City Desk

Big Sky Connection - Homeownership for Native Americans lags behind other populations in Montana and across the country. One local expert says banks often are reluctant to lend to people living on reservations. Comments from Darrell LaMere (la-MEER), loan officer, Native American Development Corporation, which is based in Billings.

Click on the image above for the audio. - Native Americans make up about 6% of Montana's population. (U.S. Department of Agriculture)

Eric Tegethoff

June 8, 2022

After a history of forcible removal from their land, Native Americans now struggle to own homes.

Until recently, indigenous people had little recourse against discrimination in housing policies. The 1968 Fair Housing Act has helped. However, data from Prosperity Now showed that only 45% of Native Americans in Montana own their homes, compared with nearly 70% of white residents.

Darrell LaMere, a loan officer at the Billings-based Native American Development Corp., said the pandemic and current housing crunch have made this issue worse.

"Affordability, availability, substandard housing - just everything about the housing market is terrible on reservations," he said. "Housing is in dire straits right now, on every reservation in Montana."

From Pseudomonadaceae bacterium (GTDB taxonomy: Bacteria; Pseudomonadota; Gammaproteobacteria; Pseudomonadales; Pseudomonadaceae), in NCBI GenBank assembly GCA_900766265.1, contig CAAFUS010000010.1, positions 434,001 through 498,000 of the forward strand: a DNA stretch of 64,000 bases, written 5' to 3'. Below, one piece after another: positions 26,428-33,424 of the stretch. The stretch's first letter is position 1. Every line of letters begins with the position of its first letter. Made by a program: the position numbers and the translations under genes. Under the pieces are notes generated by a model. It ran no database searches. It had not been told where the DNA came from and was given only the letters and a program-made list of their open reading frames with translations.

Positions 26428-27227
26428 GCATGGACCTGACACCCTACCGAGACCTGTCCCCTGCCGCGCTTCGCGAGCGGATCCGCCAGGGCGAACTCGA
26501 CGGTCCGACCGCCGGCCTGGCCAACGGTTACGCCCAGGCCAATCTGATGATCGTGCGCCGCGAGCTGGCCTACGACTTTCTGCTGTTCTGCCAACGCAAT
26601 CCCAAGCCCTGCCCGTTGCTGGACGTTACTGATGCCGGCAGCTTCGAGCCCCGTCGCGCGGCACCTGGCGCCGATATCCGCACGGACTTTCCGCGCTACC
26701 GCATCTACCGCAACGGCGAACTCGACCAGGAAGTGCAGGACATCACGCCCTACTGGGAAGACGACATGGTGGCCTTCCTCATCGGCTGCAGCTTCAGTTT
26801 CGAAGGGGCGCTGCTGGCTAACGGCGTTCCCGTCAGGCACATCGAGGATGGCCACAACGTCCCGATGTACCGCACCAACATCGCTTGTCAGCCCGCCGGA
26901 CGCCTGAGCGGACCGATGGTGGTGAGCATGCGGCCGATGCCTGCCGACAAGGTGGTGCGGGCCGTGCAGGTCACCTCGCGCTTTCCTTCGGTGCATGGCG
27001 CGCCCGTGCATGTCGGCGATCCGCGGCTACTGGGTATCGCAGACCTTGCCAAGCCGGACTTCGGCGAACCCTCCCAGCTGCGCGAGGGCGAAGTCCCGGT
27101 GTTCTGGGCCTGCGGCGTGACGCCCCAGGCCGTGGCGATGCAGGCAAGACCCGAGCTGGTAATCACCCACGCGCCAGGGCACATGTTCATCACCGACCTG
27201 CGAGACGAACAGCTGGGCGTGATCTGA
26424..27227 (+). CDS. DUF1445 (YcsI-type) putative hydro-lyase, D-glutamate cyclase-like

LaMere said housing is a big part of economic development, adding that he thinks one priority should be to help prospective borrowers improve poor credit scores or negative credit reports, which otherwise can doom their chances of qualifying for a mortgage loan.

LaMere said some major banks don't work with people on reservations. It's reminiscent of the practice of redlining, when banks would discriminate against people based on their race or neighborhood. He says there also are some legal differences for reservations.

"We are considered sovereign countries," he said, "and some banks are reluctant to invest on reservations, simply because of the foreclosure issue."

He explained that part of the concern is that some tribes don't have foreclosure laws, so it can be more difficult for banks to recover their losses if a homeowner defaults.

Some financial institutions including the NADC are working with these borrowers to improve their chances. LaMere noted there's also 1st Tribal Lending, which can provide loans through the Section 184 Indian Home Loan Guarantee Program. It's a product of the U.S. Department of Housing and Urban Development.

"A conventional bank would look at your credit score and look at your credit report. If it was bad, they would say, 'No, we can't give you a loan.' But 1st Tribal Lending will work with you. So, they do help people with compromised credit reports and credit histories."